The un­em­ploy­ment rate in Nige­ria in­creased to 23.10 per­cent in the third quar­ter of 2018, from 18.8 per­cent in the sec­ond quar­ter, ac­cord­ing to the lat­est fig­ure from the Na­tional Bureau of Sta­tis­tics (NBS). Min­i­mum wage is N18,000 ($50) and has re­mained so since 2011. In­fla­tion rate at 11.28 per­cent erodes in­come, just as mis­ery in­dex, a met­rics used in as­cer­tain­ing how well an av­er­age cit­i­zen lives, is 34.4 per­cent.

“Peo­ple no longer de­mand for drugs like they used to,” said Onocha Emeka, a phar­ma­cist at Novelette Phar­macy. “Even those that pur­chase medicines pre­fer to go for cheaper brands.”

Phar­ma­ceu­ti­cal com­pa­nies listed on the Nige­rian Stock Ex­change (NSE) are also be­ing im­pacted as some saw a de­cline in rev­enues in their most re­cent third quar­ter (Q3) re­sults.

May & Baker rev­enues fell 5.4 per­cent to N6.54 bil­lion in Septem­ber 2018, from N6.92 bil­lion a year ear­lier.

Mori­son In­dus­tries Plc, an­other drug maker, saw a 31-per­cent slump in rev­enues to N90.96 mil­lion in Septem­ber 2018, from N131.2 mil­lion a year ear­lier, while Pharma-deko rev­enues fell to N811 mil­lion in the same pe­riod from N1.1 bil­lion in 2017, a 27-per­cent drop.

“The chal­lenges of phar­ma­ceu­ti­cal com­pa­nies re­flect the prob­lems fac­ing the in­dus­try. Pa­tron­age is key and re­mains a chal­lenge,” Okey Akpa, chair­man, Phar­ma­ceu­ti­cal Man­u­fac­tur­ers Group of the Man­u­fac­tur­ers As­so­ci­a­tion of Nige­ria (MAN), told Businessday.

Ma­jor play­ers in the phar­ma­ceu­ti­cal sec­tor are strug­gling to sus­tain pro­duc­tion to pre-2015 lev­els.

Al­ready, Swiss Pharma has been bought by an in­vestor af­ter ex­peri- enc­ing early strug­gles, while Evans Med­i­cals has gone un­der. In­ci­den­tally, these two drug mak­ers got the World Health Or­gan­i­sa­tion (WHO) pre­qual­i­fi­ca­tion, which or­di­nar­ily should raise the level of their com­pet­i­tive­ness. The phar­ma­ceu­ti­cal in­dus­try de­pends on im­ports for over 50 per­cent of its raw ma­te­ri­als even as pa­tron­age re­mains a ma­jor hur­dle.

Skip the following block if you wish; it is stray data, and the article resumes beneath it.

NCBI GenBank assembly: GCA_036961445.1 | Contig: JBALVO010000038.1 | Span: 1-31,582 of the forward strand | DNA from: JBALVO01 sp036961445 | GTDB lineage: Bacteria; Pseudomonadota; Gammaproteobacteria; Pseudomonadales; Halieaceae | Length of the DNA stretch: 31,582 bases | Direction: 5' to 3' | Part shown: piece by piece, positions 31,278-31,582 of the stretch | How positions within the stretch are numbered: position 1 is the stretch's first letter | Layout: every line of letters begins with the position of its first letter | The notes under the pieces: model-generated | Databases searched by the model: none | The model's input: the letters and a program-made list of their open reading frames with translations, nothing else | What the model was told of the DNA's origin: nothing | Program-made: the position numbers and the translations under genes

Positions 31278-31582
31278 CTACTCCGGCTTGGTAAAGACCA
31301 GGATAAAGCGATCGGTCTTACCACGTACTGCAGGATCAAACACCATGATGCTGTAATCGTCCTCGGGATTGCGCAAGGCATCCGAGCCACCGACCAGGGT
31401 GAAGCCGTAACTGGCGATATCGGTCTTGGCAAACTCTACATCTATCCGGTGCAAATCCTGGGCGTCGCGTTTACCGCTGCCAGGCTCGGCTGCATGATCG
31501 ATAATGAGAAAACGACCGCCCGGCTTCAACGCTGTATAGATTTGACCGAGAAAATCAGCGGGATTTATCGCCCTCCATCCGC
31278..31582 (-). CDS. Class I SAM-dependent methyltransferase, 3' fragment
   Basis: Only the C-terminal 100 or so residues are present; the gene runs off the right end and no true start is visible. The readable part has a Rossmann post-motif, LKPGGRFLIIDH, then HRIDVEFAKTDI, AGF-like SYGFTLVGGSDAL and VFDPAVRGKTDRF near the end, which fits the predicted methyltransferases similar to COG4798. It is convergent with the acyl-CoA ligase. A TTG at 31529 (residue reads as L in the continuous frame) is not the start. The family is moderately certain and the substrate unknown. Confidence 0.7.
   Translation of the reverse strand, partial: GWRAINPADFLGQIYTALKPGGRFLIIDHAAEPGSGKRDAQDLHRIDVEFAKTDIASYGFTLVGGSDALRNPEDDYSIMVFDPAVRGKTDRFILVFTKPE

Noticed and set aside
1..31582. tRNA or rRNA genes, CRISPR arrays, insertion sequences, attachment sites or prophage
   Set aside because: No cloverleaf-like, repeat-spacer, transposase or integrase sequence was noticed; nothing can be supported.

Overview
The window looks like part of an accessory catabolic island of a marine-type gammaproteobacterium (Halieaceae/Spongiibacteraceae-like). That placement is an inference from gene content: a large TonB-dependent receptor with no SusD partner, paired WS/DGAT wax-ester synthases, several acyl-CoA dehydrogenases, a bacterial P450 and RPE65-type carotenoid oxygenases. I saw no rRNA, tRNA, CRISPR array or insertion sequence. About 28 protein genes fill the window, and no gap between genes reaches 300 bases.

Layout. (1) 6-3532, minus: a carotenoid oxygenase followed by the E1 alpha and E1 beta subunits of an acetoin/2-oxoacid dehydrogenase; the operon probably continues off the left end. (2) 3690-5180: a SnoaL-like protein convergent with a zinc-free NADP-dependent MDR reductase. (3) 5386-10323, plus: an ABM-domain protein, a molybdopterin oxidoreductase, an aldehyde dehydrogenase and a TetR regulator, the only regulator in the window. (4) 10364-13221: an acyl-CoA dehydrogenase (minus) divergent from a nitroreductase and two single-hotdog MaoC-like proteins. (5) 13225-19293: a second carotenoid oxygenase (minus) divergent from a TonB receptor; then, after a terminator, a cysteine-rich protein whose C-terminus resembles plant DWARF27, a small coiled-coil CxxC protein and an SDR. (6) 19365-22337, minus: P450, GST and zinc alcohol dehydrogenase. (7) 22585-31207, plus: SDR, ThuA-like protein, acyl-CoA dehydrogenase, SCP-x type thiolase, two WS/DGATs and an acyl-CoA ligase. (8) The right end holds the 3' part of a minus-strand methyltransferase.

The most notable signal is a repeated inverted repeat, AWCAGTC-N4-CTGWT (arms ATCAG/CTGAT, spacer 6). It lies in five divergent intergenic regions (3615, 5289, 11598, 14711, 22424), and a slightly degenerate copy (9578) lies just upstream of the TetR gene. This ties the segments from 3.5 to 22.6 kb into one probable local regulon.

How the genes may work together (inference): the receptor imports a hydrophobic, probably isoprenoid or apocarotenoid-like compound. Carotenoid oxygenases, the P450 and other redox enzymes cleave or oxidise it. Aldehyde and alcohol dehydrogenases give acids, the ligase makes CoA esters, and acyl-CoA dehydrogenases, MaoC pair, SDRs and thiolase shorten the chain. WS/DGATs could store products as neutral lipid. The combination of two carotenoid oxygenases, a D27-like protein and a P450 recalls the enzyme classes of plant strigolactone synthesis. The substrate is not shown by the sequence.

A phar­ma­cist who spoke on con­di­tion of anonymity said the de­mand for drugs last year was low. Ac­cord­ing to him, some of the drugs pa­tients bought were from doc­tors’ pre­scrip­tion while oth­ers were self­med­i­ca­tion.

“There has been a de­crease in the sales of drugs. The de­gree of drop is sig­nif­i­cant. I make av­er­age sales of N70,000 daily, but it was far more than this be­fore now,” the phar­ma­cist said.

He said the low pa­tron­age wit­nessed is not be­cause of ris­ing drug prices as prices have re­mained sta­ble; rather, it is a re­sult of the gen­eral eco­nomic chal­lenge in the coun­try.

Real house­hold con­sump­tion and govern­ment con­sump­tion ex­pen­di­tures de­clined in 2017 (at -0.99 per­cent) while na­tional dis­pos­able in­come fell by 1.52 per­cent, ac­cord­ing to NBS data.

Ab­dul Sa­mad Rabiu (3rd r), chair­man, Ce­ment Com­pany of North­ern Nige­ria (CCNN); Os­car Onyema (3rd l), CEO, Nige­ria Stock Ex­change (NSE), and other direc­tors of the CCNN, Finn Arnold­sen (l); Chi­maobi Madukwe (2nd l); Kabiru Rabiu (2nd r), and Ahmed Aliyu, com­pany sec­re­tary, CCNN, dur­ing the ring­ing of the clos­ing gong on the floor of the NSE to mark the end of trad­ing and com­mem­o­rate the suc­cess­ful com­ple­tion of the Ccnn/kalam­baina Ce­ment Merger in La­gos. Pic by Olawale Amoo